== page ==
We skied as fast as we could until we couldn’t hear the yipping anymore. I skied behind Dolan, protectively, and admired the way he was kicking. No slowing down, no whining, just steady progress toward our goal. The only timeline we were on was beating nightfall and reaching Little Lyford in time for 6 p.m. dinner. We passed signs for Gulf Hagas, a gorge often described as the “Grand Canyon of the East.” The wide trail we were on, the Katahdin Iron Works Road, continued farther on to the east. If we had more time, we could have skied along it all the way to a charcoal kiln and blast furnace that are the only remnants of a once-booming iron works deep in the Maine woods. Opened in 1843, Katahdin Iron Works employed 400 people at its peak. It closed in 1890 and has been a historic site since 1965.

We passed snowmobilers who seemed to be coming from that direction. It was nice to spot people, but there was also something slightly daunting about how small we were in comparison, just two humans on pairs of wooden sticks. The riders lifted gloved hands at us, nodding slightly beneath their layers of swaddling. I was relieved soon after when our directions took us off of the big “road” and onto trails where snowmobiles were forbidden. Here, we passed families coming out and a few couples. “Only about another mile!” one shouted out to us. Instantly, I relaxed. We’d hit that point on a journey where you know you can outrun trouble, where you stop feeling so alone and start to re-enter, for lack of a better term, civilization.

I leave every campsite relaxed, happy, and saying, Next time, we have to go for twice as long.

I’d never even considered driving 120 miles inland to go cross-country skiing; coastal Maine is full of beautiful, accessible trails. But I started noticing photos on social media of acquaintances’ trips into AMC’s Maine wilderness area. I’d seen photos of women I admired but didn’t know well with their sons, all about Dolan’s age, leaning on their ski poles, looking hardy and happy. Those pink-cheeked sons and sporty moms had made me wistful for both that kind of camaraderie and my own backcountry experience.

Sometimes being a single mother can be lonely, and often, it is draining. I never want to be the kind of parent who passes up an adventure because the responsibility lies with me to get us prepared, out the door, and into a well-packed car. I leave the driveway for every camping trip exhausted from planning and telling myself I don’t have to do this. And then I leave every campsite relaxed, happy, and saying, Next time, we have to go for twice as long.

But in winters, we tend to hunker down, focusing on Dolan’s hockey practices and games and the mundane questions of winter, like one big shovel after a storm, or one at the midpoint and another at the end? We’d had rough winters before, like the one where I shattered my wrist and needed surgery, or the one where our bathtub fell through the floor of our 1875 farmhouse-style home. But this one had been particularly brutal. The year before, I’d finally let down my protective barrier, the one that kept me from dating in any serious way since Dolan had been born, and just after the new year, we’d found out together that my choice had been, to put it mildly, a bad one. Both Dolan and I had been hurt, he, in his innocence and longing for a nuclear family, perhaps even more than I had. Right around the same time, we’d had one of those heating system disasters that Mainers live in fear of, the kind where pipes freeze, boilers crack, and you’re suddenly Googling to find out exactly what the penalties are for tapping into your retirement account.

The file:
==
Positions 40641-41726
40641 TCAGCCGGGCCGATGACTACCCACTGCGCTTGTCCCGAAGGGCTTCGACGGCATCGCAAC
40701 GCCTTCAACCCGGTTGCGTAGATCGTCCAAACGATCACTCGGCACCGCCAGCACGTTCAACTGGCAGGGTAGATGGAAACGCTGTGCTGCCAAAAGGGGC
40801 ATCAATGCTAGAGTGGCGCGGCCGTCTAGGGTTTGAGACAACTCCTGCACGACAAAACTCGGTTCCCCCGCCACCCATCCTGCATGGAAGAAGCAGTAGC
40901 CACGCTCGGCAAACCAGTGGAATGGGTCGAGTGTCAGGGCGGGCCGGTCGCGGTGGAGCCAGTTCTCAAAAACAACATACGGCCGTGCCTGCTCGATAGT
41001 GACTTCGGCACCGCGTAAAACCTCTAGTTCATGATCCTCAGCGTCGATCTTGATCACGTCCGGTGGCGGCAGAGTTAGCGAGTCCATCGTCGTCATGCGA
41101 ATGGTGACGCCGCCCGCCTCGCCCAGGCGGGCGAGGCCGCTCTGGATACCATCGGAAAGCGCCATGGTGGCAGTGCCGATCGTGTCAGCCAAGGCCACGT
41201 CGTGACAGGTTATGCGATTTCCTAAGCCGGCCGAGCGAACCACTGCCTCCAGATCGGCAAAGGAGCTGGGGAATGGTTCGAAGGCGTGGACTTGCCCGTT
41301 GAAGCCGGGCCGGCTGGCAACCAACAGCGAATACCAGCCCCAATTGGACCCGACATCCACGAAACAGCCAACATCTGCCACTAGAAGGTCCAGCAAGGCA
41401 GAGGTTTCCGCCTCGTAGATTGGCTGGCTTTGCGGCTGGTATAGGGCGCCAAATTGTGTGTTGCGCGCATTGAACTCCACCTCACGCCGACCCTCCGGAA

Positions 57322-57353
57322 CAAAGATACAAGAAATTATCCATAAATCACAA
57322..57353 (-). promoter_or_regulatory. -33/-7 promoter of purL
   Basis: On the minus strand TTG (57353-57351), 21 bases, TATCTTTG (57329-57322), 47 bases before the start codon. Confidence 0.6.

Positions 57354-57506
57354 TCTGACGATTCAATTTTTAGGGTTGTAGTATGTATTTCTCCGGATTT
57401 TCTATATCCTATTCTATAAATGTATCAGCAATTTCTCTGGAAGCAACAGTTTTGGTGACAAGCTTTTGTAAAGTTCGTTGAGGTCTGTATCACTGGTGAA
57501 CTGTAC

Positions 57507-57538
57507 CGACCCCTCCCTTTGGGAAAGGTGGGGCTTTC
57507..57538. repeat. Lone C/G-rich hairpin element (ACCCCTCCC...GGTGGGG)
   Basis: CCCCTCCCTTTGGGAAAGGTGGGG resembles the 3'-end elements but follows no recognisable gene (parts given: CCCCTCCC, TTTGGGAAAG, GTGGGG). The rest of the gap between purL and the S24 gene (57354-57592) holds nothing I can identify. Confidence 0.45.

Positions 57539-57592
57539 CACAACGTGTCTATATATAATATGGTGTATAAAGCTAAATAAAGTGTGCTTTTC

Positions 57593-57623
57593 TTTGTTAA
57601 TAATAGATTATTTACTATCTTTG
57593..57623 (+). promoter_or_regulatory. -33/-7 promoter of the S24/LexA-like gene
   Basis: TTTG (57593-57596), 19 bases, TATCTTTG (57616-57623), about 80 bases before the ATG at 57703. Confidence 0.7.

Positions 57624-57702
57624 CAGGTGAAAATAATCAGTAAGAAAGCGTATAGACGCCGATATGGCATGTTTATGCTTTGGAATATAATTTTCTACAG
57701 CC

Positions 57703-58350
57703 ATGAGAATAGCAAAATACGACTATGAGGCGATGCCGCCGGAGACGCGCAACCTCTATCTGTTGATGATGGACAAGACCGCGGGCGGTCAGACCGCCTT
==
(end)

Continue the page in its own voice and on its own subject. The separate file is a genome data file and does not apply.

But we were getting through it, and I was conscious—as we shushed along together in happy tandem, whooping on the downhills and huffing together on the uphills—that every glide into the woods represented a journey back to our unit of two, to our mother-and-son team.

We were elated by the time we began the descent into Little Lyford, and as we saw the tiny village awaiting us, that joy only grew. There was a bunkhouse, a chalet-style dining hall, and then a row of small log cabins. Dolan rode a plastic toboggan all the way down the path to land just in front of our cabin, Wolf Star. It turned out to have been a favorite of a man named George Bliss, who spent the better part of 26 hunting seasons at Little Lyford in the first half of the 20th century. (AMC bought Little Lyford in 2003, when it was just beginning its major conservation and recreation effort, the Maine Woods Initiative, but for most of the century, it was a private sporting camp.) We rushed to try out the sauna, grabbing the last open time slot before a simple but delicious dinner, and were in bed, warm and cozy in front of the woodstove in Wolf Star, before 9 p.m. No phones, no iPads, nothing but books and the dog curled up at our feet and a tired, fulfilled contentment.

We vowed to come back the next year, even after we skied out the next day in conditions that teetered on dangerous: 8 degrees, with winds gusting to 30 mph. We took with us the memories of how our water bottles froze in our packs. How we didn’t stop to eat our lunches at all because it was too cold. How we conquered a twisty, hilly route back that was geared toward expert Nordic skiers. And we’ve kept that vow. There was the year we skied out in the rain, feeling like the snow might vanish into puddles under our feet before we got to the car, the year we skied for nearly an hour in the dark, arriving just as the friendly staff put dinner on the table. What new memories will await us this year? I know only these things: At the end will be the big hill, and we will have to go up it, steadily, together, knowing we can do it.

Mary Pols is a feature writer for the Portland Press Herald. Share your own family memories with her at

Illustration by Marc Aspinall; photography courtesy of Mary Pols

Originally Published March 2018